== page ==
If Salvation and spiritual awareness does not mean ‘dropping out’ anymore but a renewed faith in the foundations of the Capitalist religion, Scientology is possibly the first religion to acknowledge the fact that social responsibility and a shared communal project of well being under Capitalism are simply systems of distributing guilt (the tenets of the religion being to an extent secret, one has to incur debt in order to access them, becoming one with Capitalism in the most concrete fashion – spiritual salvation as a return on investment). In Scientology, this rationalisation and compartmentalisation of guilt, the imprint of violence on the psyche that latches on to the originally pure but corrupted ‘thetan’ through several life cycles, is linked to a project of survival. Infinite survival is defined as “the primary goal of all life forms” and forms “the dynamic principle of existence”. The Church thus takes on the role of the state as a bureaucratic organisation whose sole purpose is to ensure the existence of bare life, the body’s basic right to survive.
To return to the question posited by our mapping of Durkheim’s understanding of religion onto Benjamin’s conflation of religion and Capitalism: what becomes of a society forged in the rituals of free enterprise? An uncorroborated wikipedia entry suggests that at OTVII it is revealed that the “physical body is not just covered with Body Thetans, but is literally composed of them". Regardless of whether or not this is true, this final dispersal of the body, like a minion of Satan in John Carpenter’s Prince of Darkness whose insect body is revealed to have no core, is a perfect metaphor for what becomes of the body politic when the ideal of society is constituted by the religion of Capitalism. Despite being increasingly networked, we remain atomised within a boundless social body: all that is solid melts into air.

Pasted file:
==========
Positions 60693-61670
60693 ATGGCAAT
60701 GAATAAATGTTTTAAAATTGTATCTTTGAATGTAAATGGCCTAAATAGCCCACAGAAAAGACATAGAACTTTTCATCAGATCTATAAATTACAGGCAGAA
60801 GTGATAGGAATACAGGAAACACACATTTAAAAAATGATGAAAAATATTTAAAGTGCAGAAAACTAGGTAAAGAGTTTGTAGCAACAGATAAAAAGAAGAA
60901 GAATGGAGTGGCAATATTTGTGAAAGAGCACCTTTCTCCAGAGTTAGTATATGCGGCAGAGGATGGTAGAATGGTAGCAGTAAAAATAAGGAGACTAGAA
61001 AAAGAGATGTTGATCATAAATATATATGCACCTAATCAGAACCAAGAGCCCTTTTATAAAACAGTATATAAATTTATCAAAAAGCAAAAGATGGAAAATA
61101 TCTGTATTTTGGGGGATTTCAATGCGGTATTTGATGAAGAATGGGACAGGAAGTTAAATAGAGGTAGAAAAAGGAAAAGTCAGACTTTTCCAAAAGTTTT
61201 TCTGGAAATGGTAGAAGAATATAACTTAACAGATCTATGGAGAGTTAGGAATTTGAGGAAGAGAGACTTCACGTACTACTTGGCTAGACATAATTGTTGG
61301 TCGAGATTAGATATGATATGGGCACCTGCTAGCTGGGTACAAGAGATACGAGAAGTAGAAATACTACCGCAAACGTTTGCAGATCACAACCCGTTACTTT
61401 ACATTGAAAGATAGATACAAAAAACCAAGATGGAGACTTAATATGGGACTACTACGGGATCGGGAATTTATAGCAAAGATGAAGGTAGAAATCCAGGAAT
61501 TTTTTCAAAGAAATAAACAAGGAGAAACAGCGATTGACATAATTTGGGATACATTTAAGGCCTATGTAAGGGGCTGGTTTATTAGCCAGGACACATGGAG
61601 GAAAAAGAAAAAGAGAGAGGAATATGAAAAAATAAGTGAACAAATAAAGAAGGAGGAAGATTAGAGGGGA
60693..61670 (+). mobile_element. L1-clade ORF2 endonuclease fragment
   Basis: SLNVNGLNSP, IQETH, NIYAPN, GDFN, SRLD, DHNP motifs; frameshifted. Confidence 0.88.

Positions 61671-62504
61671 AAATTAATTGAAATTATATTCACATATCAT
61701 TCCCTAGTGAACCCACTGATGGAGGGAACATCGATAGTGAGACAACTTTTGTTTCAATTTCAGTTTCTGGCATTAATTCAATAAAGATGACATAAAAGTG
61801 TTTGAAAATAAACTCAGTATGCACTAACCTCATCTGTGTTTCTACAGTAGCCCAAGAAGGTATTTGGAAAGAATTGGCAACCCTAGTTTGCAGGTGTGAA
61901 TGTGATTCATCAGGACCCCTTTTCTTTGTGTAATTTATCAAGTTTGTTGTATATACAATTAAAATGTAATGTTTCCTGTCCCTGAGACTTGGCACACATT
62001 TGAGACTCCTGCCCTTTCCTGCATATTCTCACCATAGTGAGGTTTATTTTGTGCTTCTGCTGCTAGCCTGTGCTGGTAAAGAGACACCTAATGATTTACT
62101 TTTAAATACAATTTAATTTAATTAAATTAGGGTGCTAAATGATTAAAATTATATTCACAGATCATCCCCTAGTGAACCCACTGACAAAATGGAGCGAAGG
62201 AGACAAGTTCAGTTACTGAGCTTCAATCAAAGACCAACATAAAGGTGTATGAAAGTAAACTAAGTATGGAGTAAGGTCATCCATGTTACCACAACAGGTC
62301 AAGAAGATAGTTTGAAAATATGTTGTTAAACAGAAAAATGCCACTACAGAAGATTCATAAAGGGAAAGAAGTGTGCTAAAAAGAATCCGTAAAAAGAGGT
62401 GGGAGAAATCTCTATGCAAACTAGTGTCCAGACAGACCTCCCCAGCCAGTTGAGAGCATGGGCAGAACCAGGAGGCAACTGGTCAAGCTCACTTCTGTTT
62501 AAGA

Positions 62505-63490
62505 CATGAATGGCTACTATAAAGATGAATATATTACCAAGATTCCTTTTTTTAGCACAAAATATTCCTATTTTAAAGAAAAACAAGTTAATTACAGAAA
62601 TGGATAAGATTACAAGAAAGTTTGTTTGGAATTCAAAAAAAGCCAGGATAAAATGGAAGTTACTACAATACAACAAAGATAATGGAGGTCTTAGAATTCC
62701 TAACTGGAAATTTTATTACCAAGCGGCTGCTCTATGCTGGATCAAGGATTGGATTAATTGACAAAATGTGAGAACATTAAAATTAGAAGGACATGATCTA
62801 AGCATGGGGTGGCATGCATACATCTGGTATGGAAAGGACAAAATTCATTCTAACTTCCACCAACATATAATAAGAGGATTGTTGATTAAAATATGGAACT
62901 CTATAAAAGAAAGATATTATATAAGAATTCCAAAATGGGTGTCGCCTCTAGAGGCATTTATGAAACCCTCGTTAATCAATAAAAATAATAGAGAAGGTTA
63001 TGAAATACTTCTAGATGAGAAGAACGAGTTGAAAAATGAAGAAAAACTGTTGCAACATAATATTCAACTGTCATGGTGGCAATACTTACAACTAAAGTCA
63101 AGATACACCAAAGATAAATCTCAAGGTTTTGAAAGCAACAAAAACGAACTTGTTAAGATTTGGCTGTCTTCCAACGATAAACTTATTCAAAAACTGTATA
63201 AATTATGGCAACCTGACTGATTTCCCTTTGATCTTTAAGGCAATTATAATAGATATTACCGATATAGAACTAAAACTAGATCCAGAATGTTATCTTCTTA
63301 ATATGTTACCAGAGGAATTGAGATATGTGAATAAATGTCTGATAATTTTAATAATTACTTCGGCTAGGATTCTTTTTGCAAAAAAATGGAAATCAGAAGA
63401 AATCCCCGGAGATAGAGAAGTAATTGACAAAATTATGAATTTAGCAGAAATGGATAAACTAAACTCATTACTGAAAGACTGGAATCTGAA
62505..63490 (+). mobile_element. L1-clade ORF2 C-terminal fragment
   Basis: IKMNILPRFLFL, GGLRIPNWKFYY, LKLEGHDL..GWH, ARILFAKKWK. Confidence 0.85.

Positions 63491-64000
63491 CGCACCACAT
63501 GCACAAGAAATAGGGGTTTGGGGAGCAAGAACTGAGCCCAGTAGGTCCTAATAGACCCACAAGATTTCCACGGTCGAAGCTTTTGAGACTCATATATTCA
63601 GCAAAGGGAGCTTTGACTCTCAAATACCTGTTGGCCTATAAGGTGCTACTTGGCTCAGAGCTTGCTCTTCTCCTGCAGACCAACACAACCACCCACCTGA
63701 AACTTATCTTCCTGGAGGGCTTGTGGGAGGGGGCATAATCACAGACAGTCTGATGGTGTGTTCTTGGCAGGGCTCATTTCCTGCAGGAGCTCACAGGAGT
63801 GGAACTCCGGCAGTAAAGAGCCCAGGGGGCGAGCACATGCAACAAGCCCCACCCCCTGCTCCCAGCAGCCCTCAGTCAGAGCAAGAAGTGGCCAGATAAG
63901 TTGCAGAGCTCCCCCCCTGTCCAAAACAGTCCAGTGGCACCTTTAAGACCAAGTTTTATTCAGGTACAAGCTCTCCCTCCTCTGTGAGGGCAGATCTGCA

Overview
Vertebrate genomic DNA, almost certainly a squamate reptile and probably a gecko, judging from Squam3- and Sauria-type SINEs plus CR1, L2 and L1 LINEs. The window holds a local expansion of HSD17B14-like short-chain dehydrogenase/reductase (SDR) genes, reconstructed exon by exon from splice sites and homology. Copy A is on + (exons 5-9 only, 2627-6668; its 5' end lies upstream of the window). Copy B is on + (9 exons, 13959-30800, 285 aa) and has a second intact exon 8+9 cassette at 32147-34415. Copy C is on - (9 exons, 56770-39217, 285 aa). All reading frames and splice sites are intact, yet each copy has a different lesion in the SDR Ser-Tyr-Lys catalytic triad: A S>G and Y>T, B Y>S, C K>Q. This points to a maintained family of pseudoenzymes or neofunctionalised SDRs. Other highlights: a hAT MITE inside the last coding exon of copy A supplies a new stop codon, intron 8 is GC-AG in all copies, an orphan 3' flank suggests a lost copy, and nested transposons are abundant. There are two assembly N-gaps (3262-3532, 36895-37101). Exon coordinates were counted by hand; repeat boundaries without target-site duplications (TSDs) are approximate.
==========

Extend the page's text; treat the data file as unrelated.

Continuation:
Benjamin, Walter “Capitalism as Religion” in: Walter Benjamin: Selected Writings Vol. 1 1913 – 1926 (Jennings, Michael W. ed), Harvard University Press, Cambridge, Mass., 2004 p. 288.
 Benjamin, W. “Capitalism as Religion”, p. 288.
 Benjamin, W. “Capitalism as Religion”, p. 289.
 Benjamin, W. “Capitalism as Religion”, p. 289.